Mostly about food, this blog is just a place for me to throw things that are of interest to me. I appreciate you taking the time to stop by an look around. This represents just some of the stops on the various pathways that this amateur home cook finds himself.

You may find that these foods tend toward protein and away from carbohydrates - this is due to diabetic issues, so I try to only sparingly use carbs, and good ones at that. Of course, sometimes I forget....

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Wednesday, March 4, 2009


It's a profusion of Pork.
pro⋅fu⋅sion   /prəˈfyuʒən/ [pruh-fyoo-zhuhn] – noun
  1. abundance; abundant quantity
  2. a great quantity or amount of
  3. lavish; extravagant
Who likes pork? I mean, really likes pork. Well, I do. After thinking about this for a while, I present my first attempt at an ultimate pork treat - a little something for everyone. So pull up a knife and fork, and watch the magic happen.

First, select two long links of your favorite sausage types. I like to mix them up, but you can have them all the same if you like. If fresh, put them in the freezer until the get nice and hard, making sure they are kept straight and not curved as they freeze. It is better if you do this the day before your planned smoke. In this smoke, I used home-made chorizo and bratwurst.

Next, I took an 8 lb.+ packer pork loin and sectioned about a 3 lb. roast from the large end. I'll be using the rest for other treats in the future.
Your roast section should be about 2 inches longer than the sausage. The roast could be just a little frozen inside for the next steps, it will make it easier to remove the silver skin and help keep the knife straight for the plunge cuts. Take you time and trim it well.
Trim off all the residual fat and silver skin, as you don't want anything interfering with the pure pork goodness. Above you see the process half-completed. Below, the finished product.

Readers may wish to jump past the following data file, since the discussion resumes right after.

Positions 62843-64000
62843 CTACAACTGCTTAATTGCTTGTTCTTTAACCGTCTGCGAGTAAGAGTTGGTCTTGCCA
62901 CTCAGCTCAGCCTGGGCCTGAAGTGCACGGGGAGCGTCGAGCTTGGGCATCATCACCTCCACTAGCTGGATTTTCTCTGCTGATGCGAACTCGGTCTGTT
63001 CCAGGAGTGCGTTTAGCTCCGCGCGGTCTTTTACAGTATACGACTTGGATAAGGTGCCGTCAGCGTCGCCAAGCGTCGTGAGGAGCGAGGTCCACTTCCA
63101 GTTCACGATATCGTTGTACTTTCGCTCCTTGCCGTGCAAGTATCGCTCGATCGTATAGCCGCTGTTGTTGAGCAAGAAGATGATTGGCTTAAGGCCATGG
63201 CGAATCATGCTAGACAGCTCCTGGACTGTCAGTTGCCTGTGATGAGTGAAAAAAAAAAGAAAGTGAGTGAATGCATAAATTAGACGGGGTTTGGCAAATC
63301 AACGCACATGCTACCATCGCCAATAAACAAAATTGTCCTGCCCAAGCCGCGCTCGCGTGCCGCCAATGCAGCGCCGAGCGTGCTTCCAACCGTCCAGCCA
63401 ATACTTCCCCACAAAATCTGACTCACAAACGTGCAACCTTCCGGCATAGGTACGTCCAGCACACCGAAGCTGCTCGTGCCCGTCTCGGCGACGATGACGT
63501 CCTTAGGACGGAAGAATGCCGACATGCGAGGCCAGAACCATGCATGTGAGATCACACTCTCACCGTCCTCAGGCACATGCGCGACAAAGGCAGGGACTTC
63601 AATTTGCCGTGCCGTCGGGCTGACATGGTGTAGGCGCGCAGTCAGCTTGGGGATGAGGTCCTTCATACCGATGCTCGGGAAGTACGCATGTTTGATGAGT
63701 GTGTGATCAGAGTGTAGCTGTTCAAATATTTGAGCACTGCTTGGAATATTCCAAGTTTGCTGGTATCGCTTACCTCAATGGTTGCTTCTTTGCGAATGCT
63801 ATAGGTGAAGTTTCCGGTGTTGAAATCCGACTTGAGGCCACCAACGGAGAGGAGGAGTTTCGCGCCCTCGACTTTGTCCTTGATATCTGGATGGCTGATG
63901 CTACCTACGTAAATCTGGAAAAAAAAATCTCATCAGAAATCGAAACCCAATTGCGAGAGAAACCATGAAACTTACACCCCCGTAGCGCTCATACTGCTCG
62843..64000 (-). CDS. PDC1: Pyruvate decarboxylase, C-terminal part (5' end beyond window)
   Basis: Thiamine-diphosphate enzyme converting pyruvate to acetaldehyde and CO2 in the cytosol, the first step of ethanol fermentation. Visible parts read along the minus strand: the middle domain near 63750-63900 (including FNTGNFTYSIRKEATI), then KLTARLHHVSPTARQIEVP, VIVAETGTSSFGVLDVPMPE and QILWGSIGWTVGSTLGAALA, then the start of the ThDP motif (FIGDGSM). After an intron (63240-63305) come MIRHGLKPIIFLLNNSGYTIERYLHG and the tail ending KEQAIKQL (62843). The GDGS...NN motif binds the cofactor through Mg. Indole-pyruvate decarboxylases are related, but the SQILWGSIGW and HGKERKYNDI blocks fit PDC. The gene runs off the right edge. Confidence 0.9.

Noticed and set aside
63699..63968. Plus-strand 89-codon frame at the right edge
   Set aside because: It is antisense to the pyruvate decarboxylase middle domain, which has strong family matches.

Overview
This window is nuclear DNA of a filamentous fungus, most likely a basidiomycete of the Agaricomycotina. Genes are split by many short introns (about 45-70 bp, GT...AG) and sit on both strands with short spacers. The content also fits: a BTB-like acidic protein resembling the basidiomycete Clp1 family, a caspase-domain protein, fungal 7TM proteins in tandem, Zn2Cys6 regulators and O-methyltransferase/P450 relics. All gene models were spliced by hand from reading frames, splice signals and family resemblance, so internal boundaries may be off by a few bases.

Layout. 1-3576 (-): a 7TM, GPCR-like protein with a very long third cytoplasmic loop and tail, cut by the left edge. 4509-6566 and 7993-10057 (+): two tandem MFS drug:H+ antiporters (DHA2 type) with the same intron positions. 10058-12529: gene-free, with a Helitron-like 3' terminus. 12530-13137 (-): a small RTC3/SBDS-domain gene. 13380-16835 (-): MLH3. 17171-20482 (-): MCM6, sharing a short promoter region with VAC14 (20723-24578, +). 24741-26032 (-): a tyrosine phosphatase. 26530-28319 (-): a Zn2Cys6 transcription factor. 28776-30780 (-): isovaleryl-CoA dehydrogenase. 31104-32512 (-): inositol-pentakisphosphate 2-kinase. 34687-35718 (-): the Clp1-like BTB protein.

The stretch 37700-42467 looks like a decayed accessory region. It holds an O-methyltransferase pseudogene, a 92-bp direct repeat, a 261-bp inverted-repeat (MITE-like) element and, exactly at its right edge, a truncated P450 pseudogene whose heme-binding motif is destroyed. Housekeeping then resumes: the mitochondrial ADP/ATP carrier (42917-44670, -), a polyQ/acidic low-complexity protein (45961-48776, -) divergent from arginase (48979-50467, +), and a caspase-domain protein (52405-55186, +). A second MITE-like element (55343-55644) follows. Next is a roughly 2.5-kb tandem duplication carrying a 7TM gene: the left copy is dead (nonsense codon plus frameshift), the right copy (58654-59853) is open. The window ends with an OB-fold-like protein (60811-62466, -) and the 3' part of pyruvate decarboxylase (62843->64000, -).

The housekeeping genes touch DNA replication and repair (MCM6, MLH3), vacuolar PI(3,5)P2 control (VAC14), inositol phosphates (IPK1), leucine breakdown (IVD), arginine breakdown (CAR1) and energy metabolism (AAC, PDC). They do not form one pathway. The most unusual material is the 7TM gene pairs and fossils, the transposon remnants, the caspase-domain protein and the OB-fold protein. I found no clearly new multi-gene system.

Now comes the tricky part. Using a long thin pointed knife, make X-shaped incisions through the whole length of the roast. Told you it needs to be a long knife! It's important that these plunge cuts don't go astray, so that the X is preserved through the length of the roast. It doesn't have to come out the other end. You need to make two of these, equally spaced from each other and the outside surface of the roast.
Now, take your sausages out of the freezer, and if you like, remove the casings from them, as it makes a better presentation and lets the meats melt together.
Make sure your X-cuts are longer than your sausages. Next, firmly insert them through the X-shaped holes you made in the roast. They ought to be long enough to just make it from end to end, or better, a little shorter by an inch or two.
It's better if you can't see the ends, as it makes for a better presentation and a nice surprise later when you slice it. Besides, it's a nice pig nose.
For the final touch, a bacon weave is created for the roast. I used a combination of some home-made buckboard bacon and longer commercial bacon because it is more interesting. I imagine any bacon will work just as well.
I put the weave in the freezer to firm it up and make it easier to work with, and then applied it to the roast. Time to load the bomb into the smoker and wait for the creation to come to life.


It's. . . FrankenSwine!

From his oversize pig nose to meatball eyes, bacon ears to curly bacon tail, he's all edible and all tasty.
And finally, what you have waited to see - the sliced result. Tasty, juicy, smoky and delicious. Mmmmmmmm!

How could a pork lover not love a bacon-wrapped smoke ring surrounding a loin and sausages like this? So resign your mind to gobble some divine FrankenSwine from my chow line.

1 comment:

Anonymous said...

Fabulous blog - I have gotten a bunch of great ideas - keep up the great work